EXPRESS Physics of Colloids in Space (EXPPCS) studied the kinetics of colloidal (fine particles suspended in a fluid) crystal formation and growth. These experiments provided the critical information necessary to use colloidal precursors to fabricate novel materials in the new field of colloidal engineering. Industries using semiconductors, electro-optics, ceramics and composites may benefit from this investigation.Principal Investigator(s)
National Aeronautics and Space Administration (NASA)Sponsoring Organization
Human Exploration and Operations Mission Directorate (HEOMD)Research Benefits
Information PendingISS Expedition Duration:
March 2001 - June 2002Expeditions Assigned
2,3,4Previous ISS Missions
The predecessors to EXPPCS Binary Colloid Assembly Test-1,-2 were performed on Mir. The EXPPCS investigation was performed on ISS Increments 2 - 4.
Colloids can be defined as fluids with other particles dispersed in them, particularly particles of sizes approximately between 1 nanometer and 1 micrometer. Since colloids have widespread uses in nature and industry, understanding of the underlying physics that controls their behavior is important. Under the proper conditions, colloidal particles can self-assemble to form ordered arrays, or crystals. On Earth, the ordering of these particles is mostly directed by gravitational effects, sedimentation, and buoyancy. Self-assembly does not occur. Thus, the weightlessness of low Earth orbit is an important element in the study of colloids.
Physics of Colloids in Space (PCS) focused on the growth, dynamics, and basic physical properties of four classes of colloids: binary colloidal crystals, colloid-polymer mixtures, fractal gels, and glass. These were studied using static light scattering (for size or positions of the colloids or structures formed), dynamic light scattering (to measure motions of particles or structures), rheological (flow) measurement, and still imaging.
The colloidal engineering process will play a fundamental role in the creation of new materials and products in space, such as optical switches and lasers for communications and displays.Earth Applications
EXPPCS will improve such colloids as paints, food products, drug delivery systems and ceramics by providing a better understanding of colloidal behavior.
The EXPPCS investigation has contributed to Earth-based investigations of cataracts, which are caused by the buildup of damaged proteins within the eye lens and are the single largest cause of blindness. Diagnosis of cataracts is normally carried out by looking for protein buildup via a standard ophthalmological device known as a slit-lamp microscope, which can only detect cataracts once they have formed. Fortunately, a new laser probe originally developed for the U.S. space program to study protein crystal formation on the ISS, has been shown to detect cataracts before they are symptomatic. This new technique uses dynamic light scattering (DLS) to detect small proteins called alpha-crystallins in the eye’s lens, which is a reliable biomarker for cataracts. Laser light is shone into the lens of the eye while a highly sensitive photon detector is used to measure light backscattered at specific wavelengths. If the amount of alpha-crystallin proteins has lessened, this is an indication that cataracts are developing. If cataracts are detected early by this new technique, it may be possible to slow or stop the accumulation of damaged proteins by reducing relevant factors.
Crew time is required for experiment transfer and activation, checkout, and periodic monitoring. The experiment requires water cooling from its EXPRESS Rack and will be equipped with the Active Rack Isolation System (ARIS) which reduces vibrations.Operational Protocols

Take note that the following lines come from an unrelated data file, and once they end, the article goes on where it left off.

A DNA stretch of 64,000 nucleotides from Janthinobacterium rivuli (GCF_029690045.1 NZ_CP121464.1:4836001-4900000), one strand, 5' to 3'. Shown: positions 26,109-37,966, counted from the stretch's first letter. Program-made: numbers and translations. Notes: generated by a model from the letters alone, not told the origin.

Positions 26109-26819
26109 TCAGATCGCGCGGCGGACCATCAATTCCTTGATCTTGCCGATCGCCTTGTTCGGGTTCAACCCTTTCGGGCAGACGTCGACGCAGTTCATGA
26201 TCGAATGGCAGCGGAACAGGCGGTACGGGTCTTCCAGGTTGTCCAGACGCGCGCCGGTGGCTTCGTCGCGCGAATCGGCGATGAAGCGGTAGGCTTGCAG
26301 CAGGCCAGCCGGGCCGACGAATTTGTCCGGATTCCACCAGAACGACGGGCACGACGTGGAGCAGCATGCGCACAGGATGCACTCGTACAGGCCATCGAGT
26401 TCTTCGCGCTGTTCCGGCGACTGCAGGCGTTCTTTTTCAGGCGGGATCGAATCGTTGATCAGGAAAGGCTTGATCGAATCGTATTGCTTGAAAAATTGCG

The Station crew members will mix colloid samples evenly and allow them to sit for several days. Using the Test section, crew members will perform some analyses but the majority of operation will be ground-based observations utilizing cameras installed in EXPPCS software. The EXPPCS hard drive stores all data for downlinking and post-flight analysis. Remote operation takes place from the Telescience Support Center at Glenn Research Center and at Harvard University.
EXPPCS was activated onboard the ISS in May 2001 and was remotely operated from ground control centers from early June 2001 until February 2002. The entire experimental setup performed well, and accomplished 2400 hours of science operations (Sankaran et al. 2001, Weitz et al. 2002).
Binary colloidal crystals: These alloy samples are dispersions of two differently sized particles in an index-matching fluid. Two samples were studied: an AB13 crystal structure and an AB6 crystal structure. Due to a hardware failure late in Expedition 4, the AB6 experiment was not completed.
Unexpected "power law" growth behavior that is still under investigation was observed in the AB13 crystal structure sample.
Colloid-polymer mixtures: These mixtures induce a weak attractive interaction that allows precise tuning of the phase behavior of the mixtures, and approximate the phase separation below the critical point of a gas-liquid mixture. The phase behavior is controlled by the concentration of the colloid, the concentration of the polymer, and the relative size of the colloid and the polymer. The results from the ISS experiments studied the spinodal decomposition, or phase separation near the critical point, unencumbered by density differences of the phases. The growth of the phase separation was studied using both light scattering and imaging. Without gravity, the phase separation took 30 times longer than on Earth. The sample was mixed, then phase separation began, gradually coarsening until the container walls interacted with the mixture (at 42 hours) and the colloid-rich phase wet the container wall, completely coating it after 60 hours. Because the results follow very similar time evolution as a shallow quench of a binary liquid, they provide insight into the importance of the length scale of colloidal gels; separation depends more on coarsening rates than initial colloid size. (Bailey et al. 2007).